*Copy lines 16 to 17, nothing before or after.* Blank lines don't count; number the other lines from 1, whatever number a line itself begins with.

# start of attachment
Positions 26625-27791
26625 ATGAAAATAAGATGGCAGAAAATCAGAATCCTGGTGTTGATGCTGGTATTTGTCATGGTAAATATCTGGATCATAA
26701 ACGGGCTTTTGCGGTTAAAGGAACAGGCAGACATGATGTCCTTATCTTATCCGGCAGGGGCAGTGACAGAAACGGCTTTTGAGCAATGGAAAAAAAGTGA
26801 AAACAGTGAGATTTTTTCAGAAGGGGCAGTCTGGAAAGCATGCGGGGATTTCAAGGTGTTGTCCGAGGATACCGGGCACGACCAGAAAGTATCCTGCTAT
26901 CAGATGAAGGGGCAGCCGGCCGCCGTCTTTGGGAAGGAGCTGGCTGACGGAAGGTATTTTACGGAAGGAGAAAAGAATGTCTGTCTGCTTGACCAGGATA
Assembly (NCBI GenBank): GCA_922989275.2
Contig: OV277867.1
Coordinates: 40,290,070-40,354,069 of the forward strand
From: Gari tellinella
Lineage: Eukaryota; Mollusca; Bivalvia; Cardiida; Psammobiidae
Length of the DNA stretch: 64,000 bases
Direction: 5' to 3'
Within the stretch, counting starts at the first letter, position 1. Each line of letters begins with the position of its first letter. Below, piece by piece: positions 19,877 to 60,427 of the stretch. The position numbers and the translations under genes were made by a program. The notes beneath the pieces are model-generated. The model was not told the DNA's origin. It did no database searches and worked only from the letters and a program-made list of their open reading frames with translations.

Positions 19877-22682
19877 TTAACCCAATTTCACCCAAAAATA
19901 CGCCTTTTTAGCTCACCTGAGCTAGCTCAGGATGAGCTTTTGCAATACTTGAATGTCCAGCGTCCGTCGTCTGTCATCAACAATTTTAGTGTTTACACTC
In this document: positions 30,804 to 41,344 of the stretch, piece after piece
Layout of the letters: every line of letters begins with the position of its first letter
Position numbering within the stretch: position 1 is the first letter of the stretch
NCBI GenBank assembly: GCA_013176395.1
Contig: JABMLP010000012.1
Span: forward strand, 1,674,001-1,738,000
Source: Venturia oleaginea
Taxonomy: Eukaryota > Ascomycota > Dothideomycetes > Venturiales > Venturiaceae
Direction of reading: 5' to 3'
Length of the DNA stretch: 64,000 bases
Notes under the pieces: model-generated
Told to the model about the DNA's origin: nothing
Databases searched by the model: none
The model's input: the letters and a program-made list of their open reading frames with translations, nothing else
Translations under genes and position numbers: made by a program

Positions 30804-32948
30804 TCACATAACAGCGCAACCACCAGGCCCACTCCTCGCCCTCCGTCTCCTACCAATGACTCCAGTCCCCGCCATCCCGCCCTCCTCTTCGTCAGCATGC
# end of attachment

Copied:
19901 CGCCTTTTTAGCTCACCTGAGCTAGCTCAGGATGAGCTTTTGCAATACTTGAATGTCCAGCGTCCGTCGTCTGTCATCAACAATTTTAGTGTTTACACTC
In this document: positions 30,804 to 41,344 of the stretch, piece after piece